Though Bryocamptus cuspidatus recently has been found in Norway, it has turned out to be one of the most common species.
Bryocamptus cuspidatus has a variable morphology. Its body is relatively slender, having a prosome being more robust than the urosome. The exopod in the first four legs has three segments, while the endopod is 2-segmented. In the first leg, the endopod has the same length as the exopod, but for the legs 2–4, the endopod is considerably shorter than the exopod. Its rostrum is short and broad. The operculum is not prominent and has many rather small spines or teeth (about 18), while the caudal ramus is about as long as wide. In adult females, the inner terminal seta is transformed into a bent, stout, broadened base spine. The antennule consists of eight segments. The egg sac has two egg.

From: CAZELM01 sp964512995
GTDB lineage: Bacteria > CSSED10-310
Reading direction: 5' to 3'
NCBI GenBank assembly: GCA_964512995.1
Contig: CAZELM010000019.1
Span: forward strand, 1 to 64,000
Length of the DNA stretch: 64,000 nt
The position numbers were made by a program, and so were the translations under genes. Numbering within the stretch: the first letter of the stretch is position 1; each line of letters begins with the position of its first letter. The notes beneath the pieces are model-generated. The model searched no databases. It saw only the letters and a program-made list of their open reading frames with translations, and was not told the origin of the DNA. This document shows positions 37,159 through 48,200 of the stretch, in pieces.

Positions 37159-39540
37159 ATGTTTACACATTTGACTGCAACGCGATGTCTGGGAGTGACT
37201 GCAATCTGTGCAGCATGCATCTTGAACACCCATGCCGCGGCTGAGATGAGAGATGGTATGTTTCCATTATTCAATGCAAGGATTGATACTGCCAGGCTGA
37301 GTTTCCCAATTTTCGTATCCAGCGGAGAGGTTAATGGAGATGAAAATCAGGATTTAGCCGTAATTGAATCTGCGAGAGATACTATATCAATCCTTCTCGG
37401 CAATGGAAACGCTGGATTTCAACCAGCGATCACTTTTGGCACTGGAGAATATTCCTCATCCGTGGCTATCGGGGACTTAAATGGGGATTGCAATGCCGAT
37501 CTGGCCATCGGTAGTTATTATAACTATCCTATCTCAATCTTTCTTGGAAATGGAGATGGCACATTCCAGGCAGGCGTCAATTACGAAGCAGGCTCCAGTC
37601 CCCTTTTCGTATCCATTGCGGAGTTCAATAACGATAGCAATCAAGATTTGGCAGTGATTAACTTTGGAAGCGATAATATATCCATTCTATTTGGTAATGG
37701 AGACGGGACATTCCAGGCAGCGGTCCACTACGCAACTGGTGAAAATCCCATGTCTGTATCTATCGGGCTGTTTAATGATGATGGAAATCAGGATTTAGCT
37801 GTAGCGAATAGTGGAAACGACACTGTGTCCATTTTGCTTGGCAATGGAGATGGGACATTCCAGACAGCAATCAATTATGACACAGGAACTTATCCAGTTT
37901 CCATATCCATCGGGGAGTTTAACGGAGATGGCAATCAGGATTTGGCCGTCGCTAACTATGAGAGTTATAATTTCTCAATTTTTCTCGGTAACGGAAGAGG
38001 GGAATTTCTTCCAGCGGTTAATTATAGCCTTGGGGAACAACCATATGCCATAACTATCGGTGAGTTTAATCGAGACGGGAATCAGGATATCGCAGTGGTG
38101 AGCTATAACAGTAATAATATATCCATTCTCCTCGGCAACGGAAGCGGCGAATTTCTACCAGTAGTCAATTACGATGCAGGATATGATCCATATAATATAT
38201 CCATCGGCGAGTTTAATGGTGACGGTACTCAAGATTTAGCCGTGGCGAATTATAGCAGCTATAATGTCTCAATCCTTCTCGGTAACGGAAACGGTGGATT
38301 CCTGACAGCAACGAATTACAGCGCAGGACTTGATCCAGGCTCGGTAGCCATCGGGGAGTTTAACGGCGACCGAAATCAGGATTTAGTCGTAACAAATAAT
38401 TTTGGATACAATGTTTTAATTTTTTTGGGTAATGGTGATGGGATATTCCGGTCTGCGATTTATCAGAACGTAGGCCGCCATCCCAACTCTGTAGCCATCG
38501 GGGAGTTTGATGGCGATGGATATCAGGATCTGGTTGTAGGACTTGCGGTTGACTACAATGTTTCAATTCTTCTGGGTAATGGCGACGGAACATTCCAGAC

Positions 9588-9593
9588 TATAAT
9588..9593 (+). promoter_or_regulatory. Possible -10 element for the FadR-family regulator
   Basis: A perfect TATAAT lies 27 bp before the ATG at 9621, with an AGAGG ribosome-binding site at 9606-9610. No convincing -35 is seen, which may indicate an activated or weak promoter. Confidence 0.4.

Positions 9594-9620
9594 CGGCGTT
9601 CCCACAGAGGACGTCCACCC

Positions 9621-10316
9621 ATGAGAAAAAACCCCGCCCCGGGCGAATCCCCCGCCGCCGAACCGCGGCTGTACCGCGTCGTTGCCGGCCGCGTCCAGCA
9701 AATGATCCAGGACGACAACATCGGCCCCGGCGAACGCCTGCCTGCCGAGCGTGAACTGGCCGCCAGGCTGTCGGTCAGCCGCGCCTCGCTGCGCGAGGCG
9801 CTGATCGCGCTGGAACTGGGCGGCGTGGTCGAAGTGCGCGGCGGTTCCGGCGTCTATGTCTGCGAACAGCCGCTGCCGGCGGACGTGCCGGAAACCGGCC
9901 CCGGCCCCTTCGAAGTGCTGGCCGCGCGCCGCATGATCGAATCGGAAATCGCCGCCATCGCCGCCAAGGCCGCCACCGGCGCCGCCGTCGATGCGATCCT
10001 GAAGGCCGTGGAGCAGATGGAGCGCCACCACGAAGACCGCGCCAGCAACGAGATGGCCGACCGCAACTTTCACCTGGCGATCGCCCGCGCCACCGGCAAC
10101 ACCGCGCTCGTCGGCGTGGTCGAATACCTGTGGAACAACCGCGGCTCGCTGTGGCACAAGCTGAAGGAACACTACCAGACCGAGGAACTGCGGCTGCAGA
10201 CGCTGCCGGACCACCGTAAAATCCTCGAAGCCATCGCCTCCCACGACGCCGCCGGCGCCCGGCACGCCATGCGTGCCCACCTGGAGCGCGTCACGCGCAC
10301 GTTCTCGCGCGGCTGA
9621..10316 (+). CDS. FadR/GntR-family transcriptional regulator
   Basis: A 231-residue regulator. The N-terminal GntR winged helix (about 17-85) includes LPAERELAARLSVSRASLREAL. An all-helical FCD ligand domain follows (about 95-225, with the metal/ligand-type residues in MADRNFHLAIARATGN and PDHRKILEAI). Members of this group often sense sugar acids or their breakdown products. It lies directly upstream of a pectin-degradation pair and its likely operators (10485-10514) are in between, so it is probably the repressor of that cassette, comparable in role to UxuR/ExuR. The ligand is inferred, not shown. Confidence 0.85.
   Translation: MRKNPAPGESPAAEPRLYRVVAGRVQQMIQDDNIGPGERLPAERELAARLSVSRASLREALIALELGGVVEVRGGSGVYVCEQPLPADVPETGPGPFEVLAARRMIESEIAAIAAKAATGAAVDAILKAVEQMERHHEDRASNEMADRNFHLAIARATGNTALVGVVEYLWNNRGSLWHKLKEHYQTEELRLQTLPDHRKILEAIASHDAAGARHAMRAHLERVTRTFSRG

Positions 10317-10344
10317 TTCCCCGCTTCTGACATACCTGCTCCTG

Female: Length 0.53–0.80 mm
Male: Length 0.40–0.60 mm
Ecology and distribution
Though Bryocamptus cuspidatus recently has been found in Norway, it has turned out to be one of the most common species. It has a Palearctic and Nearctic distribution and lives in lakes, ponds, streams, brooks, springs, mosses and groundwater. It is widespread in Arctic/mountain areas, and is less common in the lowland. The majority of records are from nutrient poor, neutral localities. Bryocamptus cuspidatus is characterized as a cold stenoterm species.